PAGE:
Wet conditions have created significant challenges this year for producers who are working to put up hay for winter forage needs. Shorter days and cooler fall temperatures add to the challenge of putting up dry hay. Producers who still need to put up hay this fall may want to consider making baleage as an option for dealing with cold and wet weather conditions.


The 2019 Beef Nutrition Research Showcase, set for Wednesday, December 4, features a variety of topics presented by eight Iowa State University speakers, all with an eye on practical research and market information. It's presented by Iowa Beef Center and the ruminant nutrition group in the animal science department at Iowa State.

Beef Quality Assurance Transportation is the latest certification needed for beef cattle haulers and producers who deliver cattle to major packing plants.To help transporters become certified in BQA transportation, a multi-state workshop will be offered by Iowa State Extension and Outreach, South Dakota State University Extension and University of Minnesota Extension on Tuesday, Dec. 10, from 1 to 4 p.m. at Sioux Falls Regional Livestock. This will be the last in-person workshop offered in South Dakota and northwest Iowa for 2019.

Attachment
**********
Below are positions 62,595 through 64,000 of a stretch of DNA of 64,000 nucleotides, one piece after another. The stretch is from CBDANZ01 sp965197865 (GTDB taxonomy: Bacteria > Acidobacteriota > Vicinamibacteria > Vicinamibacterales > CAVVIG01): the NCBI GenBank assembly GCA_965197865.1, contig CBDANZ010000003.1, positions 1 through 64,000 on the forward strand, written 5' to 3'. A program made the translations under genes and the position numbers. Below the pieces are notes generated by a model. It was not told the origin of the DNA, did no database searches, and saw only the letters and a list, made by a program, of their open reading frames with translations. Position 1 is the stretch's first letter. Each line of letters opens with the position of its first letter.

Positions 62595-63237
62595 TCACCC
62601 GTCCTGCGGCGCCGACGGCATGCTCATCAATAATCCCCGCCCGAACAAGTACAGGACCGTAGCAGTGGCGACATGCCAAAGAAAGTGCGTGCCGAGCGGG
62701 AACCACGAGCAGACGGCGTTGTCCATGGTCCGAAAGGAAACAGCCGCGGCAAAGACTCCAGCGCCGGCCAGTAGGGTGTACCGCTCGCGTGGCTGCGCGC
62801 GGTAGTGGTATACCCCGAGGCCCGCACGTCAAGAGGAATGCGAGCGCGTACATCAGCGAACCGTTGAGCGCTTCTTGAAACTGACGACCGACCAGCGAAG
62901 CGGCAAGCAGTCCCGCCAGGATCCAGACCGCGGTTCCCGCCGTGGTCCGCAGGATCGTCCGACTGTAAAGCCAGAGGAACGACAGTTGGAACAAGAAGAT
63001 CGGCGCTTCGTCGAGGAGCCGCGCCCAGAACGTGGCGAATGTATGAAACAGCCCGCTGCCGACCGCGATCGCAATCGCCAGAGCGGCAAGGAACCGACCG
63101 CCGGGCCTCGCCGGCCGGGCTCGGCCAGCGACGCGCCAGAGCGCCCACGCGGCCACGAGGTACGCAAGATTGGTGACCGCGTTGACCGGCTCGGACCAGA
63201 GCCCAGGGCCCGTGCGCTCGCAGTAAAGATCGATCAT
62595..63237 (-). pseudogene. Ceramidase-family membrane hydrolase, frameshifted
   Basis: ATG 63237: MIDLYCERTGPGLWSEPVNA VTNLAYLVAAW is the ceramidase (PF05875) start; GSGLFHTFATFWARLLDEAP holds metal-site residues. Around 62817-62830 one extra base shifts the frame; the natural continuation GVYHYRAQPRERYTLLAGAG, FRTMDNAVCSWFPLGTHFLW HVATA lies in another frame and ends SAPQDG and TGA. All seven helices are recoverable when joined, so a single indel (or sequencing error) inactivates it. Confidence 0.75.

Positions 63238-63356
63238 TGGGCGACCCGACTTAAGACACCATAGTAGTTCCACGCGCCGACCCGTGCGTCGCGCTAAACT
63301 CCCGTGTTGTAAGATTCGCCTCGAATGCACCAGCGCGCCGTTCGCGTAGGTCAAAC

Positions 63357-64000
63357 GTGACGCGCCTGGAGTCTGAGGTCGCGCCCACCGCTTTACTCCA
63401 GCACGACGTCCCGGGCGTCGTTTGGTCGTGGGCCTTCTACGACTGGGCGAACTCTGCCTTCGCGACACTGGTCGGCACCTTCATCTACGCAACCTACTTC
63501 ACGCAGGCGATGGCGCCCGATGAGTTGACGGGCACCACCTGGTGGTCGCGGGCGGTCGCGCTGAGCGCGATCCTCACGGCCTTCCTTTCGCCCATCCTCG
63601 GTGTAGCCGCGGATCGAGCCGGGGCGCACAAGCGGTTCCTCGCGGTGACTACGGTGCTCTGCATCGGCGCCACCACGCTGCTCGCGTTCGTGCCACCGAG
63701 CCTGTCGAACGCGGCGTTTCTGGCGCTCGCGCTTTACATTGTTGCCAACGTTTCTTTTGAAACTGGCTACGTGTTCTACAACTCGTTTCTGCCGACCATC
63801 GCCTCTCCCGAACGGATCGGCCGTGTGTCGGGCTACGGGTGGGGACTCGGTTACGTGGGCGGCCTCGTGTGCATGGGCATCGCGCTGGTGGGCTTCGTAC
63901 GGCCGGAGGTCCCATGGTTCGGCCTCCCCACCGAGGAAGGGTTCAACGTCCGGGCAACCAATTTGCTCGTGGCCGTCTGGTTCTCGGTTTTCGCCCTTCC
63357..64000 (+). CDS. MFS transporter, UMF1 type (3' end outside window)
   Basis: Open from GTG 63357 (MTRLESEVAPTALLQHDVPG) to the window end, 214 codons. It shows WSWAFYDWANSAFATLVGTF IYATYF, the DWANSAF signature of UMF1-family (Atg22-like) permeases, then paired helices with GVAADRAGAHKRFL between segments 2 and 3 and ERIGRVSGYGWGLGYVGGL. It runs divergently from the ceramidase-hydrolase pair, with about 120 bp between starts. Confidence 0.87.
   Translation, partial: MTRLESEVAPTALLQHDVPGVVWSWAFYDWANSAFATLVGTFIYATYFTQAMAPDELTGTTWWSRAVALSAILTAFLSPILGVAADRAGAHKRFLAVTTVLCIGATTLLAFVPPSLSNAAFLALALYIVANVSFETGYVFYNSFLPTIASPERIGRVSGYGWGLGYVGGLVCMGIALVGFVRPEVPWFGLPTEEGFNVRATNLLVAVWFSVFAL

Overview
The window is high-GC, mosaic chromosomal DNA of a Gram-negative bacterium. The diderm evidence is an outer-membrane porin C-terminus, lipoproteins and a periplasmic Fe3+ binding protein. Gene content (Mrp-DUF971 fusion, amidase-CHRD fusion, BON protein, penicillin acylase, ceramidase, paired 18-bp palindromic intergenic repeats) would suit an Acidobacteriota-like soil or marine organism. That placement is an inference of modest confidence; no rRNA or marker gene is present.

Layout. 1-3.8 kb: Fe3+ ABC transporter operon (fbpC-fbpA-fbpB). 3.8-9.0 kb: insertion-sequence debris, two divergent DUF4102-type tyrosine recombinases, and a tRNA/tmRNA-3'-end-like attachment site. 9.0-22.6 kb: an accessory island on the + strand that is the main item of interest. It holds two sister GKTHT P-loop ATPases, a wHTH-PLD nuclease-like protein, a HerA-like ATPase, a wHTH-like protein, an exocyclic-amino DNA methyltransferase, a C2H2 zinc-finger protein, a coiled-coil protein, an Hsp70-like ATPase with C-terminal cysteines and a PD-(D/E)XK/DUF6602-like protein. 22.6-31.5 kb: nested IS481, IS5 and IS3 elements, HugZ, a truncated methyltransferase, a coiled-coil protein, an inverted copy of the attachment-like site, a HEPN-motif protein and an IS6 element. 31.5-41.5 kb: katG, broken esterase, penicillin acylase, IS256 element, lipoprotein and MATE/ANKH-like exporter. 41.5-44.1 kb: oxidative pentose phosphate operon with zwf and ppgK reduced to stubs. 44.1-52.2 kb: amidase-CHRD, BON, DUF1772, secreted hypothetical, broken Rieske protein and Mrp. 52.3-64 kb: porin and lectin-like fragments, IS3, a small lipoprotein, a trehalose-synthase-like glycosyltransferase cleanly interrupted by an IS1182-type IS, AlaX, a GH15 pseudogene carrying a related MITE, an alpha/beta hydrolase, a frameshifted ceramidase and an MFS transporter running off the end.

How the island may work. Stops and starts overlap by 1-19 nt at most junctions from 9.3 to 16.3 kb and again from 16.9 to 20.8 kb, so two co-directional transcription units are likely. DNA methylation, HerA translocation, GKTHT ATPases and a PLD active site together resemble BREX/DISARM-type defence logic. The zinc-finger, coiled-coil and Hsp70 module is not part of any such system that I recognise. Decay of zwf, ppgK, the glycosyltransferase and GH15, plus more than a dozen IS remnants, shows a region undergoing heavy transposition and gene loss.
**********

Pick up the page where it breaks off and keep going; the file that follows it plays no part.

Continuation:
The 2019 Iowa State University Animal Industry Report is now available online. The annual report, begun in 2004, features a variety of animal industry-related research and study done at Iowa State that is supported by the Iowa Agriculture and Home Economics Experiment Station. The report is coordinated through the animal science department and is published by the Iowa State University Digital Press, using a new publication system this year.

The use of cover crops following grain production is a great way to protect soil, reduce erosion, improve water quality and enhance soil quality. While fall grazing crops face weather-related challenges, they also can reduce feed costs. A new infographic shares experiences, information and advice from 18 producers who have fall-grazed cover crops for at least two years.

As beef cattle producers turn their attention to weaning, the Iowa Beef Center encourages producers to consider using its 205-Day Weight Calculator. This free spreadsheet tool assists beef producers in calculating Standardized 205-Day weaning weights. Iowa State University Extension beef specialist Denise Schwab said weaning weights are used to evaluate differences in growth potential of calves and the milking ability of dams.